The Paris climate talks in December 2015 delivered a breakthrough consensus after decades of negotiations: the collective commitment of more than 190 countries to hold planetary warming to 2 degrees Celsius or less.
Less noticed, but just as important, was how the Paris Agreement accelerated action on carbon pricing — a key tool for accelerating economic transformation away from fossil fuels and toward cleaner production, improved lifestyles and reduced poverty.
Carbon pricing is not new—in 1991, Sweden implemented one of the world’s first carbon taxes to make pollution that causes climate change part of the economic equation. More than two decades later, Sweden has managed to use the tax to help decouple economic growth from emissions.
The Canadian province of British Columbia introduced its carbon tax in 2008, helping spawn a clean technology sector. To offset the burden on poorer families, the B.C. carbon tax includes a credit for low-income households.
Companies are also increasingly using carbon pricing. Brazilian chemical giant Braskem is beginning to use an internal carbon price to stress-test of new investments. And—together with 20 other major Brazilian companies—Braskem is conducting a simulation of emissions trading before the government puts a program in place. Braskem joins a growing number of companies that are using carbon pricing to gain a competitive edge as the world economy moves onto a low carbon trajectory.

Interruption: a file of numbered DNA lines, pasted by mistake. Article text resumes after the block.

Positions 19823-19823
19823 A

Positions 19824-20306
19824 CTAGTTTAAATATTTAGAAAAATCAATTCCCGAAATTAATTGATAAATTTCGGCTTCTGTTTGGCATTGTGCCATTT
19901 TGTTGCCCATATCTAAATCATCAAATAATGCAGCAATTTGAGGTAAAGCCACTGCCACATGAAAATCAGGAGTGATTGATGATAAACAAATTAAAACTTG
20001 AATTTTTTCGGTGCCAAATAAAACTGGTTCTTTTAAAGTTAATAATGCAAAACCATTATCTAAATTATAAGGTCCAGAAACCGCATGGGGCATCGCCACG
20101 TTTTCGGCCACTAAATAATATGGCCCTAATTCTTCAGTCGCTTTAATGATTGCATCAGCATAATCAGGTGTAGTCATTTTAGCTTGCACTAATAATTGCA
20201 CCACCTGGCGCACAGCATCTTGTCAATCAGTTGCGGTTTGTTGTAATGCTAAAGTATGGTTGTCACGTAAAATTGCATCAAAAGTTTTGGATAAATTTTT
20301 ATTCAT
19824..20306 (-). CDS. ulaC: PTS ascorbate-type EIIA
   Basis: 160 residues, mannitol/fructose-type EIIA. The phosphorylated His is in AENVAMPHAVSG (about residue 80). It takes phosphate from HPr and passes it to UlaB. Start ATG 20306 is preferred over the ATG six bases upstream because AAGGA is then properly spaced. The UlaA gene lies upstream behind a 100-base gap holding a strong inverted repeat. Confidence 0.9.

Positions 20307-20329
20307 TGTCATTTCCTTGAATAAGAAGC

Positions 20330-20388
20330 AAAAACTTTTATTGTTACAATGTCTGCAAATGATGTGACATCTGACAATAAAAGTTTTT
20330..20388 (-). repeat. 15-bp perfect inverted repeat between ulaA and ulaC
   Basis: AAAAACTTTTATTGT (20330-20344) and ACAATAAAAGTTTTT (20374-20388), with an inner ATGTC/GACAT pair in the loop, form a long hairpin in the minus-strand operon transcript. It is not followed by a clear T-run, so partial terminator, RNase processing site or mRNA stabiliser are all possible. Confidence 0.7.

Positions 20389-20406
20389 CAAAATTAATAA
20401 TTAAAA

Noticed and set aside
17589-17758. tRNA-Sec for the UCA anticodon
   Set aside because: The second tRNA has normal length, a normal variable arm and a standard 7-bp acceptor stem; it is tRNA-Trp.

What do Sweden, British Columbia and Braskem have in common? They are all part of the Carbon Pricing Leadership Coalition (CPLC), a global initiative launched at the Paris climate talks with the goal of bringing together public-private support for carbon pricing around the world.
High Level Assembly
Now the coalition, bringing together more than 20 national and state governments along with more than 90 businesses, is holding its first High Level Assembly to build on the momentum of the Paris agreement by demonstrating and promoting the effectiveness of putting a price on carbon pollution.
The Assembly, held in Washington during the World Bank-International Monetary Fund Spring Meetings, will introduce new partners into the CPLC – including governments like Côte d’Ivoire, Colombia, Finland and the United Kingdom; and companies including Iberdrola, Rusal, and Tata Group; and Yale University.
With the High-Level Assembly, the CPLC will step up its work of promoting and sharing evidence of successful carbon pricing mechanisms, through the new Principles for Successful Carbon Pricing and other tools. It will also push for greater business support of carbon pricing policies, and organize regional summits and other leadership dialogues to advance the use of carbon pricing systems.